An attractive type of fund for this strategy is municipal bond funds. Since muni’s are tax exempt, you generally can’t deduct your interest that you pay on your borrowing against the income earned on the muni’s. However, when the fund does it, you get a juiced return which is still all tax exempt.

Example:

NNJ Muni Bond Fund (leveraged): 8.2% yield

NJV Muni Bond Fund (un-leveraged): 5.7% yield.

The difference between these funds demonstrates the extra return available when using leverage.

Buy Mortgage Reits

Another opportunity to make money off of low interest rates manifests itself in Mortgage REITs. These companies borrow at very low rates, leverage their borrowing, and buy mortgage backed securities. These investments are earning dividends of 10% per year, some even more. This type of investment is not as risky as it sounds, because if you stick to the highest quality companies, you can still make money when rates eventually go up. A good example of such a company is Annaly Capital (NLY), which was still making money when short term rates were high 6 years ago (just not as much money).

Just keep in mind that rates will eventually go up, so these high dividends won’t last forever, but it is a good bet that they will still make money compared to other investments.

Interactive Brokers Investor Account

But, as an individual, you don’t have the ability to borrow at same low rates as banks or professionals, right? In most cases this is true. Today, if you borrow money at your brokerage, they will charge you perhaps 7-10% (this does vary according to the broker and account privileges – you might be able to do better). Even if you get a better rate, you normally can’t leverage more than 50% of your portfolio value (this is less than even a home mortgage, where 4-1 leverage is normal).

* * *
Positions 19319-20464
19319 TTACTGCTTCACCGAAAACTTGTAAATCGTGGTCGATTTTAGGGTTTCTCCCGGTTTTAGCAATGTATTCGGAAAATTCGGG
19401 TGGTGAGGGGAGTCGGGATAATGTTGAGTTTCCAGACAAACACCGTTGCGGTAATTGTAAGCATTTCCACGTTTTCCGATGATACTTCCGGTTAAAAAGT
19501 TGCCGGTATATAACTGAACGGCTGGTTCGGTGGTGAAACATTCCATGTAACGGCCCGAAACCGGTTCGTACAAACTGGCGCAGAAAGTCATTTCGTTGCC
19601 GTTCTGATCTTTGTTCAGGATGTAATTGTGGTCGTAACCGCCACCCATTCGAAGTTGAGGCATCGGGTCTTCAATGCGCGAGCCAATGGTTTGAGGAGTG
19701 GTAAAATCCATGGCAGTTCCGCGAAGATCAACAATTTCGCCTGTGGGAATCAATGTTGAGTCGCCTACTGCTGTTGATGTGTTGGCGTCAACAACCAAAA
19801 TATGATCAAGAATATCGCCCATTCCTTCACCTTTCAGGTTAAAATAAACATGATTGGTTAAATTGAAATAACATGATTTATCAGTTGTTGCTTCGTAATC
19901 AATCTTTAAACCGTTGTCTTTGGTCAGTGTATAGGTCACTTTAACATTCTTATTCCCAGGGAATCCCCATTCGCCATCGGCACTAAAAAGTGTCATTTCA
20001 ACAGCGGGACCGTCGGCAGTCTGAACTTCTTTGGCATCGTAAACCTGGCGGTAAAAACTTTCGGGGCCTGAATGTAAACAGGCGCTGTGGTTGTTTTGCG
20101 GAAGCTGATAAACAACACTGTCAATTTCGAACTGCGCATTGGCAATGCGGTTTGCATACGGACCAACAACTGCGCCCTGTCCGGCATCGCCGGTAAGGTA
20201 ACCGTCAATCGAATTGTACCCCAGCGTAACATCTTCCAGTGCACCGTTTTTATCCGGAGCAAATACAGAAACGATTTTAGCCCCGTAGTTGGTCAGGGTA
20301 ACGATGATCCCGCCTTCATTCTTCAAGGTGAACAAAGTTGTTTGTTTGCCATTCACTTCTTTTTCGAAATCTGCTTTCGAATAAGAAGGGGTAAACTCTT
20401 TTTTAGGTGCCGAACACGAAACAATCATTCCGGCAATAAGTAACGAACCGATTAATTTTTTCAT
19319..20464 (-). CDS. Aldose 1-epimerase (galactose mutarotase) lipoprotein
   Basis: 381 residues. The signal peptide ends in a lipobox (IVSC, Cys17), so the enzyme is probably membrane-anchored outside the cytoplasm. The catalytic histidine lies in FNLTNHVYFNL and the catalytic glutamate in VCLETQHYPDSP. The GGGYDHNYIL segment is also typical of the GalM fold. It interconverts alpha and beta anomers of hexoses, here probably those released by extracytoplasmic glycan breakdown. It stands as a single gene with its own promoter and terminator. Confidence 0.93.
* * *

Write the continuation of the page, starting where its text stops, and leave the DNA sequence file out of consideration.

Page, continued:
This is where Interactive Brokers comes in. They will lend you money at little more than the Federal Reserve rates (which are currently about 0.25%) Р1.8% for Portfolio Margin. They offer two type of margin accounts (accounts that allow you to borrow money against your investments), Regular Margin and Portfolio Margin. The first account is what a typical broker provides which is 50% margin against your investments. The Portfolio Margin account allows up to 6X margin at that low interest rate (the actual margin amount is subject to their rating Рit depends on each individual  investment you make how much you can actually borrow).

Example:

Buy high quality preferred stocks such as Realty Income Prfd-D (7.375%) (O-D) on margin.

One warning though, Interactive Brokers is a serious broker and isn’t as friendly to work with because it a “Pro” site. You need to learn how to use their site and especially understand how the margin works and particularly how a margin call would work. This is not a good broker for the uninitiated. I expect to write in the future about my experience with this broker.

Final Word About Taxes

One last thing to keep in mind is concerning taxes. In general you can deduct you investment interest against your dividend or interest income, if the investment is fully taxable. So, non-taxable investments or even investments that qualify for the lower tax rates don’t pass this test. This is something to keep in mind when you are trying to calculate your ‘after-tax’ spread.